Shooting toward a light source reduces the overall contrast and color saturation of your image.
By J. Dennis Thomas
Shooting toward a light source reduces the overall contrast and color saturation of your image. It underexposes your subject if you set the exposure for the background and overexposes the background if you set the exposure for the subject and the effect introduces odd color and shape artifacts in your image known as lens flare. As photographers, we’re...
"Now boarding, US Airways flight 708 to Munich, Germany. All passengers please proceed to gate A20."
Text & Photography By Tom Bol
“Now boarding, US Airways flight 708 to Munich, Germany. All passengers please proceed to gate A20.”
I’m kicking back in my seat in the International A Terminal at the Philadelphia airport, casually reviewing some notes on Florence, Italy. I’m leading a workshop there for Strabo Photo Tours, and I’m connecting in Munich...
There is, perhaps, nothing more satisfying than an image of action frozen in crisp, sharp detail, allowing us the time to scrutinize and analyze every nuance—down to the smallest speck.
Text & Photography By Bryan Peterson
Arising early one morning in Maui, I came upon a spot where both big waves and surfers were now arriving. After traversing down a somewhat narrow path along a rather steep cliff, I found the perfect shooting spot.
Within the hour more than 20 surfers had accepted the challenge offered up by these thunderous and sometimes unforgiving waves. It became...
Using photography to tell the most important story
Text & Photography By Tracey Clark
As I continue to document the life of my family, I often think about what it’s all for. Photography is a creative outlet and I use it to communicate with a single image what is meaningful to me, but I also know that there’s something probably even more important: I am leaving behind documentation that when pieced together is...
During my studies for my Graphic Design diploma, Photography 101 was a required course, and that was the start of my passion for photography.
Text & Photography By Matt Molloy
Human Tornado. This "timestack" is made from 340 photos of myself drumming, merged into one image. The interval between shots was 1 second. It was a low-light situation, so I cranked up the ISO to get a quicker shutter speed (1/5 of a second). I had previously tried a longer shutter speed and the drumsticks almost disappeared, so I wanted...
The fact is, most professional photographers use some form of automatic settings for the majority of their work.
Text & Photography By J. Dennis Thomas
More photographers these days are stepping up to high-end DSLRs from compact or entry-level models, which offer more sophisticated controls. As they gain more knowledge and experience, many photographers start to eschew any sort of automatic settings.
I often see Internet discussions where a newcomer to the world of photography posts a question about...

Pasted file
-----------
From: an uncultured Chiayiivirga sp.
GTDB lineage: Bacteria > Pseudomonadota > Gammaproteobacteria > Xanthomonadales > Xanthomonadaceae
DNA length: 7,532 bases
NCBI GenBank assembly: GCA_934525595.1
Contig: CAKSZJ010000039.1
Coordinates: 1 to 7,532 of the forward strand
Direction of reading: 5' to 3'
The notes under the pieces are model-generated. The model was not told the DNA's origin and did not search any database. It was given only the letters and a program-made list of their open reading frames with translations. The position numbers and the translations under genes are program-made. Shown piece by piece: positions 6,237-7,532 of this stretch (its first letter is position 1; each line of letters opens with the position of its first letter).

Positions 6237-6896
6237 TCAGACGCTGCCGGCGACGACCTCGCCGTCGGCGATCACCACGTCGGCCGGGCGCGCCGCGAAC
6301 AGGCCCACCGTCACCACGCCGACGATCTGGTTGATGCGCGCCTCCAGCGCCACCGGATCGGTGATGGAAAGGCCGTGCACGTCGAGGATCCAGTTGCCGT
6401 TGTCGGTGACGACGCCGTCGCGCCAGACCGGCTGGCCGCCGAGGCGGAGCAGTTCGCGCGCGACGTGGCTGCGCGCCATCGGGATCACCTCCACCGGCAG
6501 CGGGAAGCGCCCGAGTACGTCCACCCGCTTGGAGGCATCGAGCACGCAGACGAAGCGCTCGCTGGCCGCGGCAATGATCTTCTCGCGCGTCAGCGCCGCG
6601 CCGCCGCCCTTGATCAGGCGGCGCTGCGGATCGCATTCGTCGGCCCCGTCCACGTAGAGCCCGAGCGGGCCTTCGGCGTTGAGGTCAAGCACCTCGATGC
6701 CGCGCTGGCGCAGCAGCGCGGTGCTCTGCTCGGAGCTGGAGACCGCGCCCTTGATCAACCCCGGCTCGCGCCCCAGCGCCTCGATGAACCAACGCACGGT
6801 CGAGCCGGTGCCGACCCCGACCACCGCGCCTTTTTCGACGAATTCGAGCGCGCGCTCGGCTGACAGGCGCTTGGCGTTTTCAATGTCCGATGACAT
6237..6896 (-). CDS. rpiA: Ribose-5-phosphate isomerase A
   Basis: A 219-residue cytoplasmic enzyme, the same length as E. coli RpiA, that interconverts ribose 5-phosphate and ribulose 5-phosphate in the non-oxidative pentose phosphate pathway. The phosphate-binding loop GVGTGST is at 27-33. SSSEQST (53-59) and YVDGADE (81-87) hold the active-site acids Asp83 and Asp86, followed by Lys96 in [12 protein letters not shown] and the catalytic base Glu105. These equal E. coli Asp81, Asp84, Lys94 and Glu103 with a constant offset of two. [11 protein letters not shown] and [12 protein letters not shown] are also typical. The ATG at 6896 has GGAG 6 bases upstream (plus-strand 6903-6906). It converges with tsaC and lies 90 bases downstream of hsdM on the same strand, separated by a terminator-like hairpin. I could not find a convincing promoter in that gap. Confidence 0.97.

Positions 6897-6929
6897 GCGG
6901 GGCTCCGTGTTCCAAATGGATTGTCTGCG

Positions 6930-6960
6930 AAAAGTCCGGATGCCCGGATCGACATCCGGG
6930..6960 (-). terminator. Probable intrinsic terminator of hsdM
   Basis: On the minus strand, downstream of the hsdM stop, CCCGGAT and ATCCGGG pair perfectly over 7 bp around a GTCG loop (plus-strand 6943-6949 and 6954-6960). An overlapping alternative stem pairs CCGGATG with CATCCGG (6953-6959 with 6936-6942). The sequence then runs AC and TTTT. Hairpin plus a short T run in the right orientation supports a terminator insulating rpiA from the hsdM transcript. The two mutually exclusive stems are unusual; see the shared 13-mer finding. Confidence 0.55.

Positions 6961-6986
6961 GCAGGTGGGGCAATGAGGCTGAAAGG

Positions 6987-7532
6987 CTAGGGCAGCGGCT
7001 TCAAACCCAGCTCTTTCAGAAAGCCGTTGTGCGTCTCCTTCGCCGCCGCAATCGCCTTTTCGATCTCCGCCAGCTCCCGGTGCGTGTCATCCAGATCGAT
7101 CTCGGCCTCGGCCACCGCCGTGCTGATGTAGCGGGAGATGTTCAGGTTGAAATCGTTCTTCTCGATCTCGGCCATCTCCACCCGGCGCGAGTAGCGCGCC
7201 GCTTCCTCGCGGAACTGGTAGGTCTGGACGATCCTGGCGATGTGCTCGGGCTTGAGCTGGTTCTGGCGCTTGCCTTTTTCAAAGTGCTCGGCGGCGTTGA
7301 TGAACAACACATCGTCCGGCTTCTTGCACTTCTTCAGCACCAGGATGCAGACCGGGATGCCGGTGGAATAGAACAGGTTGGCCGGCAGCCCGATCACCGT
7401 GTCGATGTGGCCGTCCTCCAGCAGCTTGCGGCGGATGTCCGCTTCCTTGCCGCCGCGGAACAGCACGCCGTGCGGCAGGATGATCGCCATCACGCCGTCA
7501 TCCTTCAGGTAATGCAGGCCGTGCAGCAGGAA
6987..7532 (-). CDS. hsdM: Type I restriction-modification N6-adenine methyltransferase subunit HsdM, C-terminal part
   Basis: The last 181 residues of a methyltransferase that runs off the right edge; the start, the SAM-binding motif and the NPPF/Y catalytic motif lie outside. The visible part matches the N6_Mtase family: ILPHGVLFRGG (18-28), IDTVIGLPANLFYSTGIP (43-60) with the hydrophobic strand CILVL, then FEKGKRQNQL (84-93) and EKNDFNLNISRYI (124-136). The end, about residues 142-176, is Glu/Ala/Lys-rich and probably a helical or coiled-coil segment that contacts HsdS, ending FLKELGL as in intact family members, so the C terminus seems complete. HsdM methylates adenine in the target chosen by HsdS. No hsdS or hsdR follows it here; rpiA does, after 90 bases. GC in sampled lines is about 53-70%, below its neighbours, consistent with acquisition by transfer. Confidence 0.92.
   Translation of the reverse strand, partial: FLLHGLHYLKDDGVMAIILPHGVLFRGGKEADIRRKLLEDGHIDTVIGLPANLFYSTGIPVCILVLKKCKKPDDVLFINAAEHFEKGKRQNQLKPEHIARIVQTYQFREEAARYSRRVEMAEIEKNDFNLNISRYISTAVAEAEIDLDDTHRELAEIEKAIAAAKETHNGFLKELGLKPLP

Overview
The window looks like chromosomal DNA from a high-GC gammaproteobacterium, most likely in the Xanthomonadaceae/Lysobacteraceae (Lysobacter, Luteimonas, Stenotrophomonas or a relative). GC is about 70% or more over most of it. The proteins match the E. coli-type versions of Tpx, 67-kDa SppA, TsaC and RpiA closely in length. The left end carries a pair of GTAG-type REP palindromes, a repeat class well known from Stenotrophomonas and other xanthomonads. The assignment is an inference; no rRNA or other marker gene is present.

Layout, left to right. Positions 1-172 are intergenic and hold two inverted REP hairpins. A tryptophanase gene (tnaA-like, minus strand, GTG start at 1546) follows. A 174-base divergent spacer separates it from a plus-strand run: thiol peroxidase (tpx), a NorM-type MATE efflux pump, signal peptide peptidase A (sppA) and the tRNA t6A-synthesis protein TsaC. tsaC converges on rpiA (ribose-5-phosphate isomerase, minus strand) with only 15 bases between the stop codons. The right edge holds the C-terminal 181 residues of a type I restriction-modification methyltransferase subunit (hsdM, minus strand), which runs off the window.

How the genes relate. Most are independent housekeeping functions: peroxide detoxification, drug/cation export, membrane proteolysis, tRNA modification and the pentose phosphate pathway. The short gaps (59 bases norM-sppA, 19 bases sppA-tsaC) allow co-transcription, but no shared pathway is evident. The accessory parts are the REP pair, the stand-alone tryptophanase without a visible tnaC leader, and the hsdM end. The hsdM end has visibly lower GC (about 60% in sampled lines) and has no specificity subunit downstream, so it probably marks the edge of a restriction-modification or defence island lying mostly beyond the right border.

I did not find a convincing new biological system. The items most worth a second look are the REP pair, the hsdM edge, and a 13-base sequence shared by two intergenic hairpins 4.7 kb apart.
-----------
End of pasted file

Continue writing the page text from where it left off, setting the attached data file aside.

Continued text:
I remember walking into Bathhouse Studios in New York for the first time.
Text & Photography By Tom Bol
I remember walking into Bathhouse Studios in New York for the first time. Stretching out before me was 4,000 square feet of shooting space, including a 30-foot white cyclorama cove you could drive a Ferrari onto. One of New York’s premiere rental facilities, this massive studio (originally a bathhouse) was what photographers fantasized about....
Learn to use color deliberately to evoke emotion and deepen the narrative of your images
By Xanthe Berkeley With Tracey Clark, Photography By Xanthe Berkeley
I love color. I seek it out, and fill my frame with as much as possible. It’s a continual and consistent theme in my work. I like to be bold and playful with all the colors of the spectrum. The color within a photograph can draw the eye into the frame, evoke emotion and—depending on the subject matter and intention of the photographer—can...
Harness the power of your camera’s scene modes to make better pictures in any circumstances
By William Sawalich
Your camera’s Scene modes are for amateurs, right? Not really. Scene modes can be great shortcuts that allow even professionals to make some powerful changes with the flip of a single switch. Here’s what happens behind the scenes of each mode, and how you can put them to use in your own pictures.
Creating other-worldly images that blend Photoshop with film-based darkroom techniques
By William Sawalich, Photography By Ann Elliott Cutting
Ann Elliott Cutting carves out time from her busy schedule as a commercial assignment photographer to make the images that she’s inspired to make. For a photographer used to fulfilling the vision of editorial and advertising clients, it’s especially nice to be your own art director and pursue your own projects. Cutting’s personal projects...
Try Photoshop’s Photomerge to create some panoramic magic
Text & Photography By Rick Sammon
Even though I’ve been using Adobe Photoshop for 20 or so years, and have been teaching the program in my workshops for about 10, I’m still amazed by its capabilities. The opening image for this column is one example.
I created it from six images taken with my Canon EOS 5D Mark III and Canon 24-105mm IS lens. I stitched the images together...